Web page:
The Lost Steps
By Alejo Carpentier
Translator: Harriet de Onis
Version: Univ. of Minnesota Press (March 2001)
Also reviewed at: Occasional Review
“The Lost Steps” is a 1953 novel by Cuban-born novelist and musicologist Alejo Carpentier. The story begins with a reluctant composer/academic in New York City who spends most of his time avoiding his stage-actress wife, gallavanting around with his mistress Mouche, and pondering everything but work. In this way, the novel is strikingly similar to other 20th Century classics, focusing as it does on an over-educated slacker looking for fulfillment at the bottom of a glass or in the company of new women. The hero’s theory — that music is descended from primitive humans’ attempts to imitate the sounds of animals, and that there might somewhere out there be instruments to prove it — leads to an unsolicited grant allowing him to travel with Mouche to South America in search of these instruments. From there, we follow the story as the pair encounters the outbreak of war, a town in the countryside with a decidedly provincial feel, a lengthy trip to a river outpost on the edge of the wilderness, and finally, the wilderness itself.
The novel touches on the many prisms of romantic interest and the search for meaning in the wanderer’s life, with keen insight. There are also fantastically detailed passages about passers-by and briefly seen sites that show Carpentier’s well-developed mastery of setting and characterization. Carpentier spent much of his twenties and thirties in Paris, Switzerland, and elsewhere, having fled the despotic Cuban government in 1928 after being imprisoned for his democratic ideals. He developed a broad base of musical knowledge, and wrote original compositions, as well as on the subject of music, extensively. These experiences are clearly emphasized in the story as well. Naturally, music plays an important role in the book. An ever-increasing awareness of and respect for the natural world also guides the protagonist’s journey. The deeper understanding of nature that the “savages” in the remote areas to which he travels clash with his expectations. The symbiosis between the natives and the natural world provides a familiar backdrop for the second-half of the story.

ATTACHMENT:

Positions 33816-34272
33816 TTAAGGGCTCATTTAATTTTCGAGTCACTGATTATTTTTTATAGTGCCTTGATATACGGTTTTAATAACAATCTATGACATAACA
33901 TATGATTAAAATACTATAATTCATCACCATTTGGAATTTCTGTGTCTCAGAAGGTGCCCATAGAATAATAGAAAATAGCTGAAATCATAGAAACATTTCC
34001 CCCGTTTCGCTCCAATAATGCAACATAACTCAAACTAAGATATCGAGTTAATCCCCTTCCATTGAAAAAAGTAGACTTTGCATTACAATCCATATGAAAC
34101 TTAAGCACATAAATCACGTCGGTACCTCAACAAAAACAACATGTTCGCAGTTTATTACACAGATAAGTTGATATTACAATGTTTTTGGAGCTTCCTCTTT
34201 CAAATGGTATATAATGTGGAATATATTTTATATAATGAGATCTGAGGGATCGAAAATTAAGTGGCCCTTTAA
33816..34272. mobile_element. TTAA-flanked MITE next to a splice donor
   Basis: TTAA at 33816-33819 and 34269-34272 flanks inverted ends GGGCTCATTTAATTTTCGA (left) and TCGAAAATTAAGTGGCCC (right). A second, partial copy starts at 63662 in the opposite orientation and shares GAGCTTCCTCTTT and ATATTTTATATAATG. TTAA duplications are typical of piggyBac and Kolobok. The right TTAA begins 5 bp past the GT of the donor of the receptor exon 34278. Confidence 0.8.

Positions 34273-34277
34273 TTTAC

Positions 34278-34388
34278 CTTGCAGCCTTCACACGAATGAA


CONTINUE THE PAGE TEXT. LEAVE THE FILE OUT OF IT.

The central theme of the book is the main characters’ fascination with the other. A common literary device, in this case the other is used on both the individual and societal levels. The main character’s amorous pursuits lead him from his wife to Mouche to a native woman he comes upon during his trip toward the wilderness. The struggles normally associated with such behavior are replaced here by a smooth and comfortable shift of attention from one to the next. Indeed, the narrator’s chief concern is usually sorting through the mechanics of a quick and easy change from one to the next, rather than any lingering emotions, angst, or indecision. Such treatment of women is certainly not uncommon, though perhaps oversimplified in this case. With little to no idea of what it is he’d want from a fulfilling relationship, Carpentier’s hero is unburdened by what he’s giving up to get what he becomes fixated on. Of course, such detachment doesn’t prevent the narrator from feeling intense jealousy when Mouche develops a close friendship with a travelling companion, or to quickly fall into a pattern of expectations regarding traditional divisions of labor with the native woman. His fascination with the other, in his day to day interactions with women does not appear to extend to the creation of unique relationships with these women once-acquired.